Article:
A. C. Pigou, the great and devoted student of Alfred Marshall, and ultimately his successor at Cambridge, is supposed to have said “It’s all in Marshall.” Well, one could also say “it’s all in Fisher.” Keynes, despite going out of his way in Chapter 12 of the General Theory to criticize Fisher’s distinction between the real and nominal rates of interest, actually vindicated Fisher’s distinction in his exposition of own rates in Chapter 17 of the GT, providing a valuable extension of Fisher’s analysis, but apparently failing to see the connection between his discussion and Fisher’s, and instead crediting Sraffa for introducing the own-rate analysis, even as he undermined Sraffa’s ambiguous suggestion that real own rates could differ. Go figure.

How to Think about Own Rates of Interest

Phil Pilkington has responded to my post about the latest version of my paper (co-authored by Paul Zimmerman) on the Sraffa-Hayek debate about the natural rate of interest. For those of you who haven’t been following my posts on the subject, here’s a quick review. Almost three years ago I wrote a post refuting Sraffa’s argument that Hayek’s concept of the natural rate of interest is incoherent, there being a multiplicity of own rates of interest in a barter economy (Hayek’s benchmark for the rate of interest undisturbed by monetary influences), which makes it impossible to identify any particular own rate as the natural rate of interest.

Sraffa maintained that if there are many own rates of interest in a barter economy, none of them having a claim to priority over the others, then Hayek had no basis for singling out any particular one of them as the natural rate and holding it up as the benchmark rate to guide monetary policy. I pointed out that Ludwig Lachmann had answered Sraffa’s attack (about 20 years too late) by explaining that even though there could be many own rates for individual commodities, all own rates are related by the condition that the cost of borrowing in terms of all commodities would be equalized, differences in own rates reflecting merely differences in expected appreciation or depreciation of the different commodities. Different own rates are simply different nominal rates; there is a unique real own rate, a point demonstrated by Irving Fisher in 1896 in Appreciation and Interest.

Let me pause here for a moment to explain what is meant by an own rate of interest. It is simply the name for the rate of interest corresponding to a loan contracted in terms of a particular commodity, the borrower receiving the commodity now and repaying the lender with the same commodity when the term of the loan expires. Sraffa correctly noted that in equilibrium arbitrage would force the terms of such a loan (i.e., the own rate of interest) to equal the ratio of the current forward price of the commodity to its current spot price, buying spot and selling forward being essentially equivalent to borrowing and repaying.

Now what is tricky about Sraffa’s argument against Hayek is that he actually acknowledges at the beginning of his argument that in a stationary equilibrium, presumably meaning that prices remain at their current equilibrium levels over time, all own rates would be equal. In fact if prices remain (and are expected to remain) constant period after period, the ratio of forward to spot prices would equal unity for all commodities implying that the natural rate of interest would be zero. Sraffa did not make that point explicitly, but it seems to be a necessary implication of his analysis. (This implication seems to bear on an old controversy in the theory of capital and interest, which is whether the rate of interest would be positive in a stationary equilibrium with constant real income). Schumpeter argued that the equilibrium rate of interest would be zero, and von Mises argued that it would be positive, because time preference implying that the rate of interest is necessarily always positive is a kind of a priori praxeological law of nature, the sort of apodictic gibberish to which von Mises was regrettably predisposed. The own-rate analysis supports Schumpeter against Mises.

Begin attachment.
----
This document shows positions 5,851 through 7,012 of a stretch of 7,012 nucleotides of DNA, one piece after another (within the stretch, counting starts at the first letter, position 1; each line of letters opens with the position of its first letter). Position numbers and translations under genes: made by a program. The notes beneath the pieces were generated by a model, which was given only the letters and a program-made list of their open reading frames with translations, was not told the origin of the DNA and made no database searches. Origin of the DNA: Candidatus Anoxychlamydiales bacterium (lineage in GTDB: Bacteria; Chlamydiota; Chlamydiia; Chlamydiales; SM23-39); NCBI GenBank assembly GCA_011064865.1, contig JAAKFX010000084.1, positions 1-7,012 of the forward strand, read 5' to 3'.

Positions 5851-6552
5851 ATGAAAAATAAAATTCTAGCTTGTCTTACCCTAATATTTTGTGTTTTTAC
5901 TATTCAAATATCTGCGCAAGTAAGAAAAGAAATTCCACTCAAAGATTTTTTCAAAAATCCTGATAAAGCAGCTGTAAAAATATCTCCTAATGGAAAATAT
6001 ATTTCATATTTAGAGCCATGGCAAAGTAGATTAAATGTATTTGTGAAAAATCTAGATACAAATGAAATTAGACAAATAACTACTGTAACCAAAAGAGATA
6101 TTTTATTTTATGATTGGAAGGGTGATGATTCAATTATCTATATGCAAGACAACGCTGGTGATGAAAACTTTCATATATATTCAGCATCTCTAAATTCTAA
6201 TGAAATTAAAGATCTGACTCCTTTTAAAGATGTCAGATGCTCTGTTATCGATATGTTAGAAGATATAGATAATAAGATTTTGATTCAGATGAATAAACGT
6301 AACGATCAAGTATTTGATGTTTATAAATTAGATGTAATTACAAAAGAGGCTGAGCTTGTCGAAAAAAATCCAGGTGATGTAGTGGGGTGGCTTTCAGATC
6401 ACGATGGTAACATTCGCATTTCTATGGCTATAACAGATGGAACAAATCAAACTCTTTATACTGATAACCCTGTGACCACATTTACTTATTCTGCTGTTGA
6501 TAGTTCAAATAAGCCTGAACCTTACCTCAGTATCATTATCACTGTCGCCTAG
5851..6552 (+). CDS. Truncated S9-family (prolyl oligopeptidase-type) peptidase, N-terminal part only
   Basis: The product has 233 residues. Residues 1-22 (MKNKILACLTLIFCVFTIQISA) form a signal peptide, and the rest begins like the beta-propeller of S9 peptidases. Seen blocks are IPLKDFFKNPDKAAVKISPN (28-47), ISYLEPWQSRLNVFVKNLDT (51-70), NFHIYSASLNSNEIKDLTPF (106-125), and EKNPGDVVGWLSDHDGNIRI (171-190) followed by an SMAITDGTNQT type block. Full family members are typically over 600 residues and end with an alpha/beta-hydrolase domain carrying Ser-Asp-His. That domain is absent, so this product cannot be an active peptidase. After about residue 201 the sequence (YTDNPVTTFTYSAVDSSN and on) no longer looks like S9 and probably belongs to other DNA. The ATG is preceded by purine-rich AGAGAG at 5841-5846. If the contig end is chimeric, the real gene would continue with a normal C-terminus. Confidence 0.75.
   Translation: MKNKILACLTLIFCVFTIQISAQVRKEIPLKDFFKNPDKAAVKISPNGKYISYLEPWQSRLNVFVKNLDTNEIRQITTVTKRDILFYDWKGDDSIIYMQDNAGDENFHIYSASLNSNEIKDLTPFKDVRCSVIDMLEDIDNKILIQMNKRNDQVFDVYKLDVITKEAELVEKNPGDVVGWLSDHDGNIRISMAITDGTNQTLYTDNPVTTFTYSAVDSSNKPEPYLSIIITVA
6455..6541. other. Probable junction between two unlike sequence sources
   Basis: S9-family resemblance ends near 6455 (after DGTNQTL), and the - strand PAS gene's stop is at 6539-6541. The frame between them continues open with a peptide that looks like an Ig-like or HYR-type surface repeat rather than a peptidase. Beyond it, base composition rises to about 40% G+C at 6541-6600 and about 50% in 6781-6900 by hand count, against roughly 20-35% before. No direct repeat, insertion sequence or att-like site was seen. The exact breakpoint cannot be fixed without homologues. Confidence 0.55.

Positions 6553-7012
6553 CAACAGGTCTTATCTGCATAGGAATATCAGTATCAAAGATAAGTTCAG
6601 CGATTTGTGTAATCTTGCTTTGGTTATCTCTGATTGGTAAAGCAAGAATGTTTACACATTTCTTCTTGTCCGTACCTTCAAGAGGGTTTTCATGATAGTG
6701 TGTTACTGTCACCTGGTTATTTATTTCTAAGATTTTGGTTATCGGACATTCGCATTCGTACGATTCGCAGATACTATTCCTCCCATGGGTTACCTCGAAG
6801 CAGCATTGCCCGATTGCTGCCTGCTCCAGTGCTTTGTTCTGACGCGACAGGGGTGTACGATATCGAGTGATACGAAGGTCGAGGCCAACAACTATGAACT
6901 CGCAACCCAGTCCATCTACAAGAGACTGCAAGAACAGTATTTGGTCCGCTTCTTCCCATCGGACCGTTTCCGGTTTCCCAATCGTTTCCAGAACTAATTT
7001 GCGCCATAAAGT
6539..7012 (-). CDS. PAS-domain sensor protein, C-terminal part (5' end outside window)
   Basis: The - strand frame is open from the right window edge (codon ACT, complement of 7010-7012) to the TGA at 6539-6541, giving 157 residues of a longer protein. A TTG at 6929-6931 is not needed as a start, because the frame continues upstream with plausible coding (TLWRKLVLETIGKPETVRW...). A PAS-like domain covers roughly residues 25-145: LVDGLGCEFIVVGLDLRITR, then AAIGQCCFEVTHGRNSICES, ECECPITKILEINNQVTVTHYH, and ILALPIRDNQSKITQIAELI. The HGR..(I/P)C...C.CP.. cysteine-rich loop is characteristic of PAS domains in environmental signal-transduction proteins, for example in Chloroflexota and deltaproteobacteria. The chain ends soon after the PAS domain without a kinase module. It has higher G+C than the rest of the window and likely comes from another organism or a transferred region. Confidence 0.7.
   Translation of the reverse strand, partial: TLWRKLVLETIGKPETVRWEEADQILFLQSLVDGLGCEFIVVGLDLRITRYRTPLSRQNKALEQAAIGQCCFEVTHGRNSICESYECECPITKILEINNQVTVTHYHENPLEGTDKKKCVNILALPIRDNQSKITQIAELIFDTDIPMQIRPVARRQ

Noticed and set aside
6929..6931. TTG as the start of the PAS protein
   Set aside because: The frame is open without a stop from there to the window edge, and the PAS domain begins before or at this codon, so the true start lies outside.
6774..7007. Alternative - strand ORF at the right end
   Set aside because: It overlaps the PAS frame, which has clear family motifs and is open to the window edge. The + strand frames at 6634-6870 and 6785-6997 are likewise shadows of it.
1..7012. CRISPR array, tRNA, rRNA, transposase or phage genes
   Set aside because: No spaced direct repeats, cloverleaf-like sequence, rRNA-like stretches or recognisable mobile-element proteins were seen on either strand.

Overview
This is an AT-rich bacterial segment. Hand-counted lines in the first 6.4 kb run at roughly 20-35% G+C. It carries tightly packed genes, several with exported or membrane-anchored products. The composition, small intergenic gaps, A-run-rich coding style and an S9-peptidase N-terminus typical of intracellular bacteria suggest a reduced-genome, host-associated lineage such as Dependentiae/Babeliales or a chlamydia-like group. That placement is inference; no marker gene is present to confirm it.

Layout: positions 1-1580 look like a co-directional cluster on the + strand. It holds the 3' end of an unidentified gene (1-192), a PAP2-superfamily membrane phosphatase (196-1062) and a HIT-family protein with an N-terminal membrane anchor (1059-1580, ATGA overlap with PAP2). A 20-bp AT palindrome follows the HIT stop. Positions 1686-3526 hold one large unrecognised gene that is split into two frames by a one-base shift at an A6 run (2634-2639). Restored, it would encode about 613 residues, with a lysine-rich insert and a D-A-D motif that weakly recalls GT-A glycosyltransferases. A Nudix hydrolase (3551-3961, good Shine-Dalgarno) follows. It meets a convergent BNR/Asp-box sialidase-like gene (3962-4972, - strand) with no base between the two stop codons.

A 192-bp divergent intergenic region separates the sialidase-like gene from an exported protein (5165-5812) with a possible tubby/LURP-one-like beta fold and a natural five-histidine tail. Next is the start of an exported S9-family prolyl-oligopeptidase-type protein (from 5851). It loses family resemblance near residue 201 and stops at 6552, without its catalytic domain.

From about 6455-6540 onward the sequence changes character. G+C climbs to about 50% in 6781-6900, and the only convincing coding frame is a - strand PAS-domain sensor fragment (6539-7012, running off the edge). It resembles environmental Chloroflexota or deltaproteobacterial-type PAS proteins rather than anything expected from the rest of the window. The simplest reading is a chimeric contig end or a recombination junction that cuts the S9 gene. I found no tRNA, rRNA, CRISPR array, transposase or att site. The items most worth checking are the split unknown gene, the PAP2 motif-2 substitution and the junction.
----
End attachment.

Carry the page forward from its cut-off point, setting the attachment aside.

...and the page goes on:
So to make the case against Hayek, Sraffa had to posit a change, a shift in demand from one product to another, that disrupts the pre-existing equilibrium. Here is the key passage from Sraffa:

Suppose there is a change in the distribution of demand between various commodities; immediately some will rise in price, and others will fall; the market will expect that, after a certain time, the supply of the former will increase, and the supply of the latter fall, and accordingly the forward price, for the date on which equilibrium is expected to be restored, will be below the spot price in the case of the former and above it in the case of the latter; in other words, the rate of interest on the former will be higher than on the latter. (p. 50)

This is a difficult passage, and in previous posts, and in my paper with Zimmerman, I did not try to parse this passage. But I am going to parse it now. Assume that demand shifts from tomatoes to cucumbers. In the original equilibrium, let the prices of both be $1 a pound. With a zero own rate of interest in terms of both tomatoes and cucumbers, you could borrow a pound of tomatoes today and discharge your debt by repaying the lender a pound of tomatoes at the expiration of the loan. However, after the demand shift, the price of tomatoes falls to, say, $0.90 a pound, and the price of cucumbers rises to, say, $1.10 a pound. Sraffa posits that the price changes are temporary, not because the demand shift is temporary, but because the supply curves of tomatoes and cucumbers are perfectly elastic at $1 a pound. However, supply does not adjust immediately, so Sraffa believes that there can be a temporary deviation from the long-run equilibrium prices of tomatoes and cucumbers.